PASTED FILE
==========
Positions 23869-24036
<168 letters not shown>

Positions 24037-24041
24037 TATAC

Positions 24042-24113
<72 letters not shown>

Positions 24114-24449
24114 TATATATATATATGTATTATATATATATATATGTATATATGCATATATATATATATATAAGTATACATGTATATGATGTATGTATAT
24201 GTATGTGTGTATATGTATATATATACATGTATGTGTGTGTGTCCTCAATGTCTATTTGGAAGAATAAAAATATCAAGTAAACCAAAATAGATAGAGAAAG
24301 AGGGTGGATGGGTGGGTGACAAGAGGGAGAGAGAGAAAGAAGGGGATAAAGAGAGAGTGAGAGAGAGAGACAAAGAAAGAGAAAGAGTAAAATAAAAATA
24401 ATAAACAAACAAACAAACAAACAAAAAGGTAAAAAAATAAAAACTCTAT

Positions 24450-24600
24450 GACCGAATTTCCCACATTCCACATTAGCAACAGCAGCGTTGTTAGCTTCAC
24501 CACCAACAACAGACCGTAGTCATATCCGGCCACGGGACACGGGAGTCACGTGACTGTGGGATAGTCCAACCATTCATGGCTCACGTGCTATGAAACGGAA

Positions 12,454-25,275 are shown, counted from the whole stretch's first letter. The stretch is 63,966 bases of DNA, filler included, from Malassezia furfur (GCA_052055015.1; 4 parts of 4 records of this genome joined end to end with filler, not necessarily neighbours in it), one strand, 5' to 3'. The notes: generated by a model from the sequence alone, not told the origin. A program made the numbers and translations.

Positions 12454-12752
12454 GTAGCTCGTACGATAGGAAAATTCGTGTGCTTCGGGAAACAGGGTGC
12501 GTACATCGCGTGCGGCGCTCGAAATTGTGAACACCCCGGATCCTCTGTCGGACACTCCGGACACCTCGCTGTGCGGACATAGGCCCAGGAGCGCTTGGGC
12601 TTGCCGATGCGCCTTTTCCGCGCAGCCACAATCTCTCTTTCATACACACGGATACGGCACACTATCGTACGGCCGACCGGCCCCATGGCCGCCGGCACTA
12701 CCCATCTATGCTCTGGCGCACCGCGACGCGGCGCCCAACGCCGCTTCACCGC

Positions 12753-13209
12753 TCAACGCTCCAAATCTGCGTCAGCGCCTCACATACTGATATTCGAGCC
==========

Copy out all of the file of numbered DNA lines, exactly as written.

Positions 23869-24036
<168 letters not shown>

Positions 24037-24041
24037 TATAC

Positions 24042-24113
<72 letters not shown>

Positions 24114-24449
24114 TATATATATATATGTATTATATATATATATATGTATATATGCATATATATATATATATAAGTATACATGTATATGATGTATGTATAT
24201 GTATGTGTGTATATGTATATATATACATGTATGTGTGTGTGTCCTCAATGTCTATTTGGAAGAATAAAAATATCAAGTAAACCAAAATAGATAGAGAAAG
24301 AGGGTGGATGGGTGGGTGACAAGAGGGAGAGAGAGAAAGAAGGGGATAAAGAGAGAGTGAGAGAGAGAGACAAAGAAAGAGAAAGAGTAAAATAAAAATA
24401 ATAAACAAACAAACAAACAAACAAAAAGGTAAAAAAATAAAAACTCTAT

Positions 24450-24600
24450 GACCGAATTTCCCACATTCCACATTAGCAACAGCAGCGTTGTTAGCTTCAC
24501 CACCAACAACAGACCGTAGTCATATCCGGCCACGGGACACGGGAGTCACGTGACTGTGGGATAGTCCAACCATTCATGGCTCACGTGCTATGAAACGGAA

Positions 12,454-25,275 are shown, counted from the whole stretch's first letter. The stretch is 63,966 bases of DNA, filler included, from Malassezia furfur (GCA_052055015.1; 4 parts of 4 records of this genome joined end to end with filler, not necessarily neighbours in it), one strand, 5' to 3'. The notes: generated by a model from the sequence alone, not told the origin. A program made the numbers and translations.

Positions 12454-12752
12454 GTAGCTCGTACGATAGGAAAATTCGTGTGCTTCGGGAAACAGGGTGC
12501 GTACATCGCGTGCGGCGCTCGAAATTGTGAACACCCCGGATCCTCTGTCGGACACTCCGGACACCTCGCTGTGCGGACATAGGCCCAGGAGCGCTTGGGC
12601 TTGCCGATGCGCCTTTTCCGCGCAGCCACAATCTCTCTTTCATACACACGGATACGGCACACTATCGTACGGCCGACCGGCCCCATGGCCGCCGGCACTA
12701 CCCATCTATGCTCTGGCGCACCGCGACGCGGCGCCCAACGCCGCTTCACCGC

Positions 12753-13209
12753 TCAACGCTCCAAATCTGCGTCAGCGCCTCACATACTGATATTCGAGCC